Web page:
milestone 1: initial paper sketches
The data we want to present includes average salaries of jobs within the said field as well as rent prices of different areas in Atlanta and the United States. Each visualization was intended to represent different levels but all viewable on a single screen. The heat map would be the most “zoomed in” and specific view while the interactive map would be a view of the nation overall.
milestone 2: first digital iteration
With our first digital iteration, we wanted to find a way to combine all three views into a single application. The datasets we wanted to look at were cost of living per city, average rent, and salary data, with the salary data being job-specific to students in Georgia Tech’s Computational Media program. The issue with this was that we wanted salaries that were geographically specific. Because there is limited and inaccurate data that fits that criterion, we decided to look at salary datasets for broader geographical areas that included multiple cities as opposed to ones for specific cities. Another issue we had was that the cost of living varies from person to person, as that includes transportation, dining, living with others and etc. After receiving feedback from this iteration, we chose to eliminate the cost of living element and solely collect the average rent of cities.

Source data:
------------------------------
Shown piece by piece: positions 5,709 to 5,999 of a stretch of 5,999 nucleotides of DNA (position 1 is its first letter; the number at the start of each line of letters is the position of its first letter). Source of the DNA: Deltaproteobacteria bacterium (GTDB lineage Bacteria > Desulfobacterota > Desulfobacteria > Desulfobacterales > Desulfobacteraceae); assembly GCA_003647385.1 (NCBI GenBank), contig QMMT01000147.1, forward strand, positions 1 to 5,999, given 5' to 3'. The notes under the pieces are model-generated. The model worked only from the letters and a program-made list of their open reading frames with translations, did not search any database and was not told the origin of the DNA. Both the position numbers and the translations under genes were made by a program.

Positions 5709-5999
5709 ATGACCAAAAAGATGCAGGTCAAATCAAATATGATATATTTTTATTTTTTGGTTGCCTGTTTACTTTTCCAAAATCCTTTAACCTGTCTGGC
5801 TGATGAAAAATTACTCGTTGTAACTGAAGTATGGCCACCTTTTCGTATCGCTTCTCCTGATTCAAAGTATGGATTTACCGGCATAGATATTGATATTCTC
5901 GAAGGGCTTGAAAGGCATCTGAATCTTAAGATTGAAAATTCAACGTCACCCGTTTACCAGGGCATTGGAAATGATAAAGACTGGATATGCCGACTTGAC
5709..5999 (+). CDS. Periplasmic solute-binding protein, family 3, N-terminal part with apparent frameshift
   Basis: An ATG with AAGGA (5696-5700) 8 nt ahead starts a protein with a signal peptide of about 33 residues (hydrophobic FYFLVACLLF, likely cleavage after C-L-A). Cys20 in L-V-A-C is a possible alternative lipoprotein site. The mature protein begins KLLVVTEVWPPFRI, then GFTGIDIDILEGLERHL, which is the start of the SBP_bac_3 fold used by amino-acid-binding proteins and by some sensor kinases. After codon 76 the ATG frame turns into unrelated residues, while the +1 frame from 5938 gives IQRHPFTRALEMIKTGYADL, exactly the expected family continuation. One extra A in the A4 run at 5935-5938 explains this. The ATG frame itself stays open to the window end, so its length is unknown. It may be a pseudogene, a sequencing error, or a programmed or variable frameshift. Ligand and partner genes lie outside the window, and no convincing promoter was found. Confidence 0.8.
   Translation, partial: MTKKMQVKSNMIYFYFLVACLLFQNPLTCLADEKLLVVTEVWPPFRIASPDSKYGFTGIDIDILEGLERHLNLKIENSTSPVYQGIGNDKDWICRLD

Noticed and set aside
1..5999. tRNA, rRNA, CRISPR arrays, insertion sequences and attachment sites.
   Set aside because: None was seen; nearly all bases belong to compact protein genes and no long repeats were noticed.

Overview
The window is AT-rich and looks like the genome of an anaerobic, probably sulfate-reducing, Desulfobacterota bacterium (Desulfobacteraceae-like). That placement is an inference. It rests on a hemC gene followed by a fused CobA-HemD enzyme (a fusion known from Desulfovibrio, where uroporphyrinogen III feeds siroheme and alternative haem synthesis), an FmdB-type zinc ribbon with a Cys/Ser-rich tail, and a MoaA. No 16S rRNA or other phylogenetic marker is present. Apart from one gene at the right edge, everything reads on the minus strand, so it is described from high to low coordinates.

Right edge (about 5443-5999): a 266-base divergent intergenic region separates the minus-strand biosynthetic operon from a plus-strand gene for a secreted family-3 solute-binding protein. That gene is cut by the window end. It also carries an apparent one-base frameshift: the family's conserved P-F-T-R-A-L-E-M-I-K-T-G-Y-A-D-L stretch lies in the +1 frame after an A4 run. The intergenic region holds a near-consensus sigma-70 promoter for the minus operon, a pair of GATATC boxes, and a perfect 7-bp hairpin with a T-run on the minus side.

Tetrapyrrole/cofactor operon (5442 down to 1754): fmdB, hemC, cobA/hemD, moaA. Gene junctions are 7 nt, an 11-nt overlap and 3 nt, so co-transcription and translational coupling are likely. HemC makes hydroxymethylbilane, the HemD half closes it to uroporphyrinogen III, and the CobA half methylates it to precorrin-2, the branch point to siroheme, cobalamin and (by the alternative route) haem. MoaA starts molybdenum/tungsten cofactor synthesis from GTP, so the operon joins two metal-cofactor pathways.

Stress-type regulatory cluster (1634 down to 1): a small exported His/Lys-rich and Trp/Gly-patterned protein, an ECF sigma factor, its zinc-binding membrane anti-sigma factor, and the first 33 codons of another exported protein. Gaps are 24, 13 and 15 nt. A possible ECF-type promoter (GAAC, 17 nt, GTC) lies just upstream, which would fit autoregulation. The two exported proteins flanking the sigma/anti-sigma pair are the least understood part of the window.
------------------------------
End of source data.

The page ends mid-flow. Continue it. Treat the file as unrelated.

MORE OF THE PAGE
milestone 3: color and typography
The third milestone is where we reconsidered our color palette and typography and implemented a grid layout. In terms of changing our color palette, we wanted to stray from the typical colors used in a heat map (e.g. red, orange, yellow, green) and move towards a monochromatic theme. For typography, we decided on Karla and Lato because they are simple sans-serif typefaces that work as headers and content.
map, color, and placement iterations
milestone 4: first interactive prototype
After settling on final designs of each view visually, we needed to alter the prototype in a way that all the screens would be interactive as opposed to only the first screen. The navigation bar at the top was not very intuitive to zoom, so we later added magnifying glasses that fit into the schema of zooming in and out of a screen. Additionally, we added visual feedback in the form of hover functionality, such that moving the mouse over interactive objects changes the color of the object. We also added imagery to the background of the Atlanta screens to create dimension and so that users can associate those areas with particular icons or landmarks.
final prototype
Our final prototype is a tool that is designed to aid undergraduate students in the Atlanta area with their job search in the digital design and computing field. The final prototype functions similarly to a map with zooming functionality and includes clickable elements that can showcase statistical data based on the specific geographical area. 
future work
Given more time, we would have liked to add a zoom functionality for specific cities or neighborhoods to give users data on the culture of that particular area. Information such as the number of restaurants or bike lanes could be another factor that could influence a user’s decision in choosing a place to live. 
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